The health of the Chesapeake Bay is improving, with growing populations of oysters, shad and rockfish. But the estuary remains on the critical list, according to the Chesapeake Bay Foundation.
Wetlands, which filter pollutants from the water, have declined since last year and could shrink further under a federal court decision that allows wetland development in Virginia. And the blue crab population continues to drop, the foundation said yesterday in its annual State of the Bay report.
The foundation gave the bay a score of 28 on a scale in which 100 is the pristine quality described by the English explorer Captain John Smith when he first sailed the Chesapeake in 1607. That's one point better than last year, but not good enough, said Will C. Baker, foundation president.
"The bay is getting better, but the progress is too slow and the bay is still a system out of balance. I had hoped for a 30, but the political will does not match the public appetite for saving the bay."
Baker said he realized the bay would never return to its condition in 1607, but the foundation would like to see it reach a score of 70.
The foundation president praised Virginia Gov. James S. Gilmore III for that state's oyster sanctuary program, but criticized him for not moving to preserve threatened wetlands.
Developers have drained some 2,000 acres of Virginia wetlands in the past year since a court ruling re-opened a loophole in federal wetlands law. Maryland and Pennsylvania have state laws closing the loophole, and the governors of North Carolina and Texas have issued executive orders closing the loophole. But Gilmore has not responded.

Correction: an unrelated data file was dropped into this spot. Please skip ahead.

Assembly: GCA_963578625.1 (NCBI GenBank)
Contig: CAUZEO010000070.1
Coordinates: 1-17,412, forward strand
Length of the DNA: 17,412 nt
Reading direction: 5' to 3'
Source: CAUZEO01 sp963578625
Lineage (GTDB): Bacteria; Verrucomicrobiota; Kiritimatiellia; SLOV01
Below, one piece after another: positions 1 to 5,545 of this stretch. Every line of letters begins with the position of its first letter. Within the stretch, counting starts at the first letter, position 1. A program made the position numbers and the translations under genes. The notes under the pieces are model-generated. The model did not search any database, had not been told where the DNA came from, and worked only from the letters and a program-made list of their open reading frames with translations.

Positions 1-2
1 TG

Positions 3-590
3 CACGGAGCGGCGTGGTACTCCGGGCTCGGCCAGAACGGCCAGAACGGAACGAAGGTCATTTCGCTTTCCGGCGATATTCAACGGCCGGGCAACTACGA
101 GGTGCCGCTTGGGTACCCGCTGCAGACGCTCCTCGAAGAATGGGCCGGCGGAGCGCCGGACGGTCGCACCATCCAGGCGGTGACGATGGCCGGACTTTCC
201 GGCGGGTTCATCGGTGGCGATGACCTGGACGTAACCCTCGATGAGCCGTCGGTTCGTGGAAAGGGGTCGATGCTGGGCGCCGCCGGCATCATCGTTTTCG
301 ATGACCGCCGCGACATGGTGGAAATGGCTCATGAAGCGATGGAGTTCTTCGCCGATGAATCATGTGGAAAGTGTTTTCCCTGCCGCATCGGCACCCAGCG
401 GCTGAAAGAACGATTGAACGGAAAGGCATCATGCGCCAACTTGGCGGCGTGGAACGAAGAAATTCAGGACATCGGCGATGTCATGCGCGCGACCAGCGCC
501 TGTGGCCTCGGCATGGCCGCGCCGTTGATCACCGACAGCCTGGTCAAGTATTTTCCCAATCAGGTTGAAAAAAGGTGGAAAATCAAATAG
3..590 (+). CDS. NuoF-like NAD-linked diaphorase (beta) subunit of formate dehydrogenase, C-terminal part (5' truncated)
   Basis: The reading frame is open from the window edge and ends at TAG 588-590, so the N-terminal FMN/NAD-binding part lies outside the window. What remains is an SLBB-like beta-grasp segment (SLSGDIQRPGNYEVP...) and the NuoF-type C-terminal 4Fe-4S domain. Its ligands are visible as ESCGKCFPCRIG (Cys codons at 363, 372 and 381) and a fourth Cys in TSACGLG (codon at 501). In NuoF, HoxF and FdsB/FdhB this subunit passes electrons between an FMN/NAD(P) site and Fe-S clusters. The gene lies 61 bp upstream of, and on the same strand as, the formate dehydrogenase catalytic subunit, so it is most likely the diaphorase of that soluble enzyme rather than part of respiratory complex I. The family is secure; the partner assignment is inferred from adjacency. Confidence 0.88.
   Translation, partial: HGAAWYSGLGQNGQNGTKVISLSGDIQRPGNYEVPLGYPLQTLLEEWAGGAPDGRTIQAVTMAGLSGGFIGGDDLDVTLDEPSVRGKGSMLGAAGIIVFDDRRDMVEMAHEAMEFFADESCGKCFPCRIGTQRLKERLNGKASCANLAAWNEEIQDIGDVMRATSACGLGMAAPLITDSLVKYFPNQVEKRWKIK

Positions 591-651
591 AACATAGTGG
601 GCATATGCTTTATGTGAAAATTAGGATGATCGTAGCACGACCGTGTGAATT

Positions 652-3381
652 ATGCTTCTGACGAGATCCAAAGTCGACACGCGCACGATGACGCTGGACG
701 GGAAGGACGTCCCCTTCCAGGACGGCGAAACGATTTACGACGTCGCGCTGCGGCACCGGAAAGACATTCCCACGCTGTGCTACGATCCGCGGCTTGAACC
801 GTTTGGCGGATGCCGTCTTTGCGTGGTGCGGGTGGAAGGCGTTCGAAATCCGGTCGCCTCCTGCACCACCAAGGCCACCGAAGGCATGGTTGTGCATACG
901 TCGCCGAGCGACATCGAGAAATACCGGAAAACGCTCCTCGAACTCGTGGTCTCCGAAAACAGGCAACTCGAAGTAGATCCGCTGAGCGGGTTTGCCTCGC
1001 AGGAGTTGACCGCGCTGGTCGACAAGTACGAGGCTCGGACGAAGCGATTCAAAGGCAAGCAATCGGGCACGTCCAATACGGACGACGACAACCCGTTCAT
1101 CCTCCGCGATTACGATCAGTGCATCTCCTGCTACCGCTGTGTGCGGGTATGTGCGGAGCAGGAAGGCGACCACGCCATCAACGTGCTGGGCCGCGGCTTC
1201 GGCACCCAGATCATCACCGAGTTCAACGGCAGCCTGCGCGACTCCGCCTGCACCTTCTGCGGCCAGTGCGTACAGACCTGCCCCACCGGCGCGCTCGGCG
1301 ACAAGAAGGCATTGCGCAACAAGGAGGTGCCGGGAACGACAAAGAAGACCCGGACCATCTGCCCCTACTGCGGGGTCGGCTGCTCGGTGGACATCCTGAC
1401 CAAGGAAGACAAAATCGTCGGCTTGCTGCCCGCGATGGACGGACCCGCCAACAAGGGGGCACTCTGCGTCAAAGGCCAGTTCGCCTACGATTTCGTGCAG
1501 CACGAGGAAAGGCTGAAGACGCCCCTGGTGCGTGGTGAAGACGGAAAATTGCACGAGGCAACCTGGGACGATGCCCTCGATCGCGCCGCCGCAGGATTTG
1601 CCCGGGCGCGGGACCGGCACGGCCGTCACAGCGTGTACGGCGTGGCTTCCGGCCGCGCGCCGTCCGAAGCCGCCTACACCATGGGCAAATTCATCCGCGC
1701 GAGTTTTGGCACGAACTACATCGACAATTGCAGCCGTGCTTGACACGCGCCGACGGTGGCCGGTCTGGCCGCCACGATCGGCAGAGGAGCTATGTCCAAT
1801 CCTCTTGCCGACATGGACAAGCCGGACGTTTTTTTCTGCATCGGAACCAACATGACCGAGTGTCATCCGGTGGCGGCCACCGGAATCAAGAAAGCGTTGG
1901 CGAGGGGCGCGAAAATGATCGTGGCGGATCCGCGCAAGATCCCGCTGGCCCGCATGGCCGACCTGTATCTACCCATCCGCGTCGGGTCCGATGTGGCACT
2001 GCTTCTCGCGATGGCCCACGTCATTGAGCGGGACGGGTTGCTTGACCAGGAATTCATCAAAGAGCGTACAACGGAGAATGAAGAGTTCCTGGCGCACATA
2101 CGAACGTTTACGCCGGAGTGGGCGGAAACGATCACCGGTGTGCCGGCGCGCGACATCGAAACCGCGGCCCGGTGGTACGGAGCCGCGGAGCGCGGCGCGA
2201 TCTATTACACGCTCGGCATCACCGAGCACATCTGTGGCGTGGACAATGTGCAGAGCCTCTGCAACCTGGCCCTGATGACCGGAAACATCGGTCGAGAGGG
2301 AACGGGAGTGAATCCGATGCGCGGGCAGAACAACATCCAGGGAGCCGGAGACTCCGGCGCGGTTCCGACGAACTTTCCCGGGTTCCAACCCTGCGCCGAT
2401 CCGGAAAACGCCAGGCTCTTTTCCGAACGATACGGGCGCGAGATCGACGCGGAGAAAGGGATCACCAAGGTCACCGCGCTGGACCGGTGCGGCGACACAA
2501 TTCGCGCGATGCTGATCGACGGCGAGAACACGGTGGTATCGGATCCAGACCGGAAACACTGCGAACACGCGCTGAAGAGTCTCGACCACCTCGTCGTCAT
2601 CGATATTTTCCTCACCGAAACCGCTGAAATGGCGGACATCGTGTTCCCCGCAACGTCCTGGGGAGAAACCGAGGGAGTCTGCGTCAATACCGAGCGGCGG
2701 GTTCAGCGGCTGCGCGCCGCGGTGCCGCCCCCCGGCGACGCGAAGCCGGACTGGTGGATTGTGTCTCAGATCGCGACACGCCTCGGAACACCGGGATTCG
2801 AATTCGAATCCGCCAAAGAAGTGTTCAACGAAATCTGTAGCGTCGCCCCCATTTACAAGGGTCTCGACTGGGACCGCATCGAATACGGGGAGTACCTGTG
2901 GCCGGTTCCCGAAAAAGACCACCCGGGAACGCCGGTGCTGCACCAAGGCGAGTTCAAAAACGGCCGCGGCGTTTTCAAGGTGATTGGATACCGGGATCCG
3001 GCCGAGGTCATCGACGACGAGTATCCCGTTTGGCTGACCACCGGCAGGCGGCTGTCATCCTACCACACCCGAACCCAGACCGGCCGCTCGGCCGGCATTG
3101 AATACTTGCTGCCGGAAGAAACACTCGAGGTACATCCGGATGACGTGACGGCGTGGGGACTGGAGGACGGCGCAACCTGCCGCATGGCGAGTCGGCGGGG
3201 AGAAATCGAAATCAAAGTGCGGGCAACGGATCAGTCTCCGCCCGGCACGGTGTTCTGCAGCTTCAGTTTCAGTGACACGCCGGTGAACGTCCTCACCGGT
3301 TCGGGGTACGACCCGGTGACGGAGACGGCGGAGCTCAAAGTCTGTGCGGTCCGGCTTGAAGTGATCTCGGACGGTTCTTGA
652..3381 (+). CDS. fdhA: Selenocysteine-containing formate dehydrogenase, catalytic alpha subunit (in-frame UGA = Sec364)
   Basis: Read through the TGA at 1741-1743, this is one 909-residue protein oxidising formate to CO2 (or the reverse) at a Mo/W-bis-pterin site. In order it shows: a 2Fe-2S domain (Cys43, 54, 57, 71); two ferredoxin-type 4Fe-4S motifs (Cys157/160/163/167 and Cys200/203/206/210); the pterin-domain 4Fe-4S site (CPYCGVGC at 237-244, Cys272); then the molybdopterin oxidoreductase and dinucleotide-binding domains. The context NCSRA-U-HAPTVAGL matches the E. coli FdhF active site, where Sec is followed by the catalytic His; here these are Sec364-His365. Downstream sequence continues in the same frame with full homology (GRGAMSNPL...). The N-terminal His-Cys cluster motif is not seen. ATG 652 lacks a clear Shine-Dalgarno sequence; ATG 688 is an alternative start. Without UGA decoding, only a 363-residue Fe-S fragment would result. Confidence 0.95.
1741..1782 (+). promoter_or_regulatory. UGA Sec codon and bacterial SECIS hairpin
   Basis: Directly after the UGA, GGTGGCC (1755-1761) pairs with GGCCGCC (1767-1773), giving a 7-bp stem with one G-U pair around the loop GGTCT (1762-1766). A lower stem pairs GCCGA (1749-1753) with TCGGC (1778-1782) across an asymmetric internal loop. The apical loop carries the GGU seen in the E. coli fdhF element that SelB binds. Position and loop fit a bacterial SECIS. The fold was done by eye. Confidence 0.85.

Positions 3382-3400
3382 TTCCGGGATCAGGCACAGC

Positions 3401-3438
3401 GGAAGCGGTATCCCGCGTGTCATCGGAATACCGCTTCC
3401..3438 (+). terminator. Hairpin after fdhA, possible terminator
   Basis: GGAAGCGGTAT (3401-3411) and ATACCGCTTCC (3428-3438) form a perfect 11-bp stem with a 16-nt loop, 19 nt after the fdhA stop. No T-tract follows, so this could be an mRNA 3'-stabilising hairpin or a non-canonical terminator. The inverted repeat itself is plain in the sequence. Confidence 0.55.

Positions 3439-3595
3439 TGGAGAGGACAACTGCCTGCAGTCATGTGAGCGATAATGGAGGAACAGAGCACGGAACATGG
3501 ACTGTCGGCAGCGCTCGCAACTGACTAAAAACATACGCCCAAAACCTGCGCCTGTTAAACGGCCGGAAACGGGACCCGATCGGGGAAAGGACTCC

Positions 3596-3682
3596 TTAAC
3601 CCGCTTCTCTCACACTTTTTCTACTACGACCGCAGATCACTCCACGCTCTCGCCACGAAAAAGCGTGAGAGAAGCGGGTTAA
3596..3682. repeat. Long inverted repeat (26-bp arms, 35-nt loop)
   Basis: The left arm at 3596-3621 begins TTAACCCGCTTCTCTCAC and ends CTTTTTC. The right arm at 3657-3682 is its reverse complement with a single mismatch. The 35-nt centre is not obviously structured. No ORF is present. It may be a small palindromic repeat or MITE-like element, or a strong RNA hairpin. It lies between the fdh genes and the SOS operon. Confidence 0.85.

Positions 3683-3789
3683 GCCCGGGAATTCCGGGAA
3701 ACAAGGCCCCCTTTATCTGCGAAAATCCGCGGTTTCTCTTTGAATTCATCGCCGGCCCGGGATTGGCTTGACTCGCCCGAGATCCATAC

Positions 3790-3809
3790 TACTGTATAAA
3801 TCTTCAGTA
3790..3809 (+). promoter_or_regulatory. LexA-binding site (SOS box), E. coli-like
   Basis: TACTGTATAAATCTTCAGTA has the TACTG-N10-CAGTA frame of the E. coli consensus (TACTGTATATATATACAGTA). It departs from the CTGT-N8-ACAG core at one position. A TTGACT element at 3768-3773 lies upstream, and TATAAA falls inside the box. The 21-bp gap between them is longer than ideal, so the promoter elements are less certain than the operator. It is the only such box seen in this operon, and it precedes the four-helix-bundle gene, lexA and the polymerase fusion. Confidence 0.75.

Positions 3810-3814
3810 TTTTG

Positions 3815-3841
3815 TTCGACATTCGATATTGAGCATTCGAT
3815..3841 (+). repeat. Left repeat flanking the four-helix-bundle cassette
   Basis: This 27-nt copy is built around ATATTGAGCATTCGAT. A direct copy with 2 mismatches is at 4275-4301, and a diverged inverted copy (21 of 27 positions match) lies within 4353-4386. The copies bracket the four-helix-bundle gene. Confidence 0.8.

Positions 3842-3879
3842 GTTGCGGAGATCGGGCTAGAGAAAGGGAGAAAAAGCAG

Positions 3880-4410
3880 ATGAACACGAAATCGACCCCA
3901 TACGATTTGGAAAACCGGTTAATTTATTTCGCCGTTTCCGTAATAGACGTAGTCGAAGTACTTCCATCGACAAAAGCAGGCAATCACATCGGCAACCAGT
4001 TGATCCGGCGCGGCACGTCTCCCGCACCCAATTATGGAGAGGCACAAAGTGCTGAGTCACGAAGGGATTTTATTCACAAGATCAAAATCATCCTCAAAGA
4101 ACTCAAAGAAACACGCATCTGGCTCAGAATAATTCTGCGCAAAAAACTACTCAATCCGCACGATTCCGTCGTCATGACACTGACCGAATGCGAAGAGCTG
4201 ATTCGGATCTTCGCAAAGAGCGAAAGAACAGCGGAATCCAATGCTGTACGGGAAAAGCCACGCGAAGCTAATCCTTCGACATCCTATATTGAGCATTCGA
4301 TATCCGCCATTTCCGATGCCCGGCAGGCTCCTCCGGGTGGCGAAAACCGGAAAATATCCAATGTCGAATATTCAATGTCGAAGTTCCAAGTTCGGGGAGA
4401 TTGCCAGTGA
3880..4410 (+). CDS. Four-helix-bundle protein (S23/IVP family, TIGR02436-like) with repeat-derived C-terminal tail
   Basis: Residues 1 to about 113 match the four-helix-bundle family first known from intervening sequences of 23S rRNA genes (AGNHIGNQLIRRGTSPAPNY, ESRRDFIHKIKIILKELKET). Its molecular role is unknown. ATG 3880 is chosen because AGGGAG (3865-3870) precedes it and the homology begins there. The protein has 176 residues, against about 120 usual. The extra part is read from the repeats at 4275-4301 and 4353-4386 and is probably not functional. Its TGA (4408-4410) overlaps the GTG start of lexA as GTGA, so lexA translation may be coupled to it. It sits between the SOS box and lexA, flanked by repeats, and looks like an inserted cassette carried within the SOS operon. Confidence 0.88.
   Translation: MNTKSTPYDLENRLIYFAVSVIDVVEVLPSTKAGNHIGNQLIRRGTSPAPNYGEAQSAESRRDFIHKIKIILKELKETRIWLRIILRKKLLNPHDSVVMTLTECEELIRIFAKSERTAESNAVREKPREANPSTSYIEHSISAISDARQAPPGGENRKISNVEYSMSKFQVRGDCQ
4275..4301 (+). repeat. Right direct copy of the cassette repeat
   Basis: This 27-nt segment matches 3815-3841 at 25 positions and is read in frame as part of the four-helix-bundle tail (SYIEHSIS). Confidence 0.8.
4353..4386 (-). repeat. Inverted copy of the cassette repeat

Gilmore announced recently he feared losing "an expensive lawsuit" if he acted. Yesterday, John Paul Woodley Jr., Virginia Secretary of Natural Resources, said the governor does not have the authority to contravene the court decision, but that does not mean the state is not committed to preserving wetlands.
"I have asked our Wetlands Advisory Committee what our response should be," he said. "We're concerned about the loss of wetlands, but that was a federal decision."
The bay foundation also challenged the Chesapeake Bay Program, the federal agency helping to draft an update of the bay's restoration plan, to adopt a series of ambitious goals to be reached by 2010, along with a specific plan to meet them.
"We want government agencies to set specific goals for things such as nutrient production and set specific years and to hold them accountable," Baker said.
For example, the foundation called for cutting in half the amount of toxics, nitrogen and phosphorus reaching the bay, increasing the amount of underwater grasses, reducing wetland losses and maintaining populations of rockfish.
Bay program staff members "haven't made up our minds on a lot of these things yet," said Bill Matuszeski, the program director. "But some of the things they are urging us to do are a bit bolder than we were going to be, and on a couple of things we are willing to go further."
The bay foundation sets a goal of restoring 225,000 acres of underwater grasses, which provide habitat for young crabs, while the bay program is discussing a goal of 114,000 acres, he said. And while the foundation calls for a 50 percent reduction in toxics, "we're discussing continuous improvement to zero discharge."
To determine its annual score, bay foundation scientists analyzed 13 factors they considered important in the health of the bay -- oysters, shad, underwater grasses, wetlands, forested buffers, toxics, water clarity, dissolved oxygen, striped bass, open lands, blue crab, phosphorus and nitrogen -- assigned numbers to them based on historical information and averaged them.